A Warren Street dog was declared dangerous by selectmen and ordered euthanized Monday, but the board gave the owner 30 days to save his life by building a pen to contain him.
The board voted 2-0 to “stay” the execution so owner Jean Degutis can build a pen that will prevent the dog named Brewski from getting loose and attacking other dogs.
If the pen with a roof and siding built 2 feet into the ground to prevent escape is erected by Aug. 13, the English bulldog can live, the board decided.
Animal Control officer Melissa Bensen will check to see if the order is complied with.
In the meantime, Brewski must remain muzzled and kept in the house at 44 Warren St.
The action came after the board heard testimony that Brewski got loose and attacked a smaller dog being walked on a lease by owner Rebecca Grzenda.
Selectwoman Andrea Soucy said the smaller dog was bitten so badly he was almost “disemboweled.”
Witnesses said Brewski had the smaller dog, Maggie, pinned down on her back, and defenseless while he bit her stomach.
It took three people to pull Brewski off Maggie.
Maggie required extensive medical attention and stitches, according to the testimony.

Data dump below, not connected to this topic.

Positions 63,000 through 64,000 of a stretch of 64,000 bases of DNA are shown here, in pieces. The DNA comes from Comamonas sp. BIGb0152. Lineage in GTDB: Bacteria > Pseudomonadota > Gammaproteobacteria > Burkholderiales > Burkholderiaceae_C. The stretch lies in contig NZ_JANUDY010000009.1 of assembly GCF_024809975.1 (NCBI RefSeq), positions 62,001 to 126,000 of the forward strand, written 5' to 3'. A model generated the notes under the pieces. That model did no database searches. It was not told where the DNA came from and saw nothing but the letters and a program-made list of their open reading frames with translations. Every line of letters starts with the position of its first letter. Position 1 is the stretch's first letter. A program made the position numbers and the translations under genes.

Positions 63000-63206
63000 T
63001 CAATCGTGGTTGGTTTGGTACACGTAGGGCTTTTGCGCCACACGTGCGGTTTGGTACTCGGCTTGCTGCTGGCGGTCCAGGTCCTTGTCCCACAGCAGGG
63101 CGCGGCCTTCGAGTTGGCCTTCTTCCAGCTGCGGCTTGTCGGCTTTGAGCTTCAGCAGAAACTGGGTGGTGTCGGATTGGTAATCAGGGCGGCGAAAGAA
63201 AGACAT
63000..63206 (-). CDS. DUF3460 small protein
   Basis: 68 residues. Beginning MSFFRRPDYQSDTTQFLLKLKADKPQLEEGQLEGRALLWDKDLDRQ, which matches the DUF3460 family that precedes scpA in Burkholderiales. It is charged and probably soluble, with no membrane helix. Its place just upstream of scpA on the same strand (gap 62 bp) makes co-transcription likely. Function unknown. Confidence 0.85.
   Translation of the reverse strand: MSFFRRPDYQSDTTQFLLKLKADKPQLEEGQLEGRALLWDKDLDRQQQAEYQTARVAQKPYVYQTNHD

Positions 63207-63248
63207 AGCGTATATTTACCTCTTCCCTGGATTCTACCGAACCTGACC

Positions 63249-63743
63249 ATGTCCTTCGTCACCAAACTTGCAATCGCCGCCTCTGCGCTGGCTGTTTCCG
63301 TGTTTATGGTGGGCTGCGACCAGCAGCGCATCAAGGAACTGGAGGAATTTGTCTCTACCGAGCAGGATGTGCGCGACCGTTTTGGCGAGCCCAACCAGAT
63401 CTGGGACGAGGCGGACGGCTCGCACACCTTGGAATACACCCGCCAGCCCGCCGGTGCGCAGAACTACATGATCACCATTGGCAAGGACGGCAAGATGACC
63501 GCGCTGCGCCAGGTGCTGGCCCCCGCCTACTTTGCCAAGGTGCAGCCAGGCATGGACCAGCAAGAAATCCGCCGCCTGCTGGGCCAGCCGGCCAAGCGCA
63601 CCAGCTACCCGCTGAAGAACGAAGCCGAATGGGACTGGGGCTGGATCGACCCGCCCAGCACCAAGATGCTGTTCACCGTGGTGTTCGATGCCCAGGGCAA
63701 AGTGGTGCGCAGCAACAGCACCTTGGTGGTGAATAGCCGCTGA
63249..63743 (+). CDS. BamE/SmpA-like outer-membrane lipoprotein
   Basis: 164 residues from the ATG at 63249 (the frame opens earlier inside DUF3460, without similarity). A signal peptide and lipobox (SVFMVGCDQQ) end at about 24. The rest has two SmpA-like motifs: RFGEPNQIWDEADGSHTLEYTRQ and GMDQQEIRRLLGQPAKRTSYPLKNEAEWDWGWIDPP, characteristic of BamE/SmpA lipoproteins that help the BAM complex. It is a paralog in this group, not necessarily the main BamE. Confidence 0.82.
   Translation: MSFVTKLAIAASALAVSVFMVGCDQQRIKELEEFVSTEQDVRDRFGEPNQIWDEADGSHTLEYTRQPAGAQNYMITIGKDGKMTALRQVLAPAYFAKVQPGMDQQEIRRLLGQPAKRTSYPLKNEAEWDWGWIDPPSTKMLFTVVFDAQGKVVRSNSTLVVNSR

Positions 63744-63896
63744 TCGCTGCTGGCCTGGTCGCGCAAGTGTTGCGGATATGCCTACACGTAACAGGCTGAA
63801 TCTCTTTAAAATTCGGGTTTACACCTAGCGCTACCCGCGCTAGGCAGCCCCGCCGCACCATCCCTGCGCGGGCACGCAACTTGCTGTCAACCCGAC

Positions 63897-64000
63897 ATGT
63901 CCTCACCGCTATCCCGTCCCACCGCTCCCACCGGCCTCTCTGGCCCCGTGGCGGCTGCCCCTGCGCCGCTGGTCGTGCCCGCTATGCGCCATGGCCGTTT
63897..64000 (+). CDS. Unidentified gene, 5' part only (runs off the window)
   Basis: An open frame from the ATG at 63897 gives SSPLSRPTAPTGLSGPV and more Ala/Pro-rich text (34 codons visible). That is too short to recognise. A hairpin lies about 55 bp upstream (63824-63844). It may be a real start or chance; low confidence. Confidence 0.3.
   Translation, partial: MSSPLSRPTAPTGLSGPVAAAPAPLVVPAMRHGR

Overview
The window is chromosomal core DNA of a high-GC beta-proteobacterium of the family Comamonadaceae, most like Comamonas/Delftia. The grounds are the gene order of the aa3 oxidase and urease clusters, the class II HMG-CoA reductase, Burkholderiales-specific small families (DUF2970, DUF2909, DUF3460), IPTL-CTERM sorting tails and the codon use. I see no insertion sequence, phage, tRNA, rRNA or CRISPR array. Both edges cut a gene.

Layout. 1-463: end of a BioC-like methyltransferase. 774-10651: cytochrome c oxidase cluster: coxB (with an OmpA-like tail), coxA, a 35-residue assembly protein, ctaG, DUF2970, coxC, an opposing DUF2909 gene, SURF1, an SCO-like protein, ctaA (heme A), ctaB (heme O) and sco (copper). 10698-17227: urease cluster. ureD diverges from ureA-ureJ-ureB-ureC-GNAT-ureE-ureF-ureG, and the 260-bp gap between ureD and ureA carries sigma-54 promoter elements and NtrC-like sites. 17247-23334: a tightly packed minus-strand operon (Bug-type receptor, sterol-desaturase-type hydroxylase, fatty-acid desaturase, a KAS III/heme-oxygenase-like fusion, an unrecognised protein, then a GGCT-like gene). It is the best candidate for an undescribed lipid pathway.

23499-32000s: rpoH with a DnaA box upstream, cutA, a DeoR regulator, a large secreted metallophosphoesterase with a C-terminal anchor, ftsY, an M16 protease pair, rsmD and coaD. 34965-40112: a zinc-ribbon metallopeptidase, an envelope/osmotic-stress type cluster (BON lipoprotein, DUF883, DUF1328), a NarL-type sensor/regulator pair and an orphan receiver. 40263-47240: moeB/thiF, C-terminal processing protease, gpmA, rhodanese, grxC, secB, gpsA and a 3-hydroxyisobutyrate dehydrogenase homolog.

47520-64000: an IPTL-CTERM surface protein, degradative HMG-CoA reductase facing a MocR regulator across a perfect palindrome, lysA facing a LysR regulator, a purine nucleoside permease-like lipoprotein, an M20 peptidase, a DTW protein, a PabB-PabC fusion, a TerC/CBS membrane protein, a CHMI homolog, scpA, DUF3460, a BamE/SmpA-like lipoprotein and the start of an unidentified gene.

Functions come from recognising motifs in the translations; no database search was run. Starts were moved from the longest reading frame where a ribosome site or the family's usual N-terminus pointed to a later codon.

“I was amazed and astounded by the amount of blood,” neighbor Sandra Bailey said in written testimony.
This was the fifth incident involving Brewski, whose owner has been cited and fined for not keeping him restrained after he attacked other dogs and tried to get into neighbors’ houses.
Two neighbors said they are afraid to walk by his house.
“The point is we have had five incidents, and they are escalating,” Soucy said in response to testimony that Brewski is actually friendly with most people and dogs.
Soucy said the next attack could result in an animal being killed or a child hurt.
Degutis said it is true Brewski is “guilty of being an unleased dog,” but said he occasionally gets loose by accident. She said she has children and other dogs come to her horse farm and Brewski is friendly and playful with them.
She offered to have him go live with a friend, but Selectman George Southerland said the law does not allow a dangerous dog to move to another town.
He said that would be like pushing Plainville’s problem on another town.
He said he did not take his decision lightly, as one of his dogs once had to be put down for biting a dog, but it is clear Brewski is a danger to the neighborhood.
Selectmen Chairman Rob Rose was unable to attend the meeting because he is still recovering from a serious bicycle accident.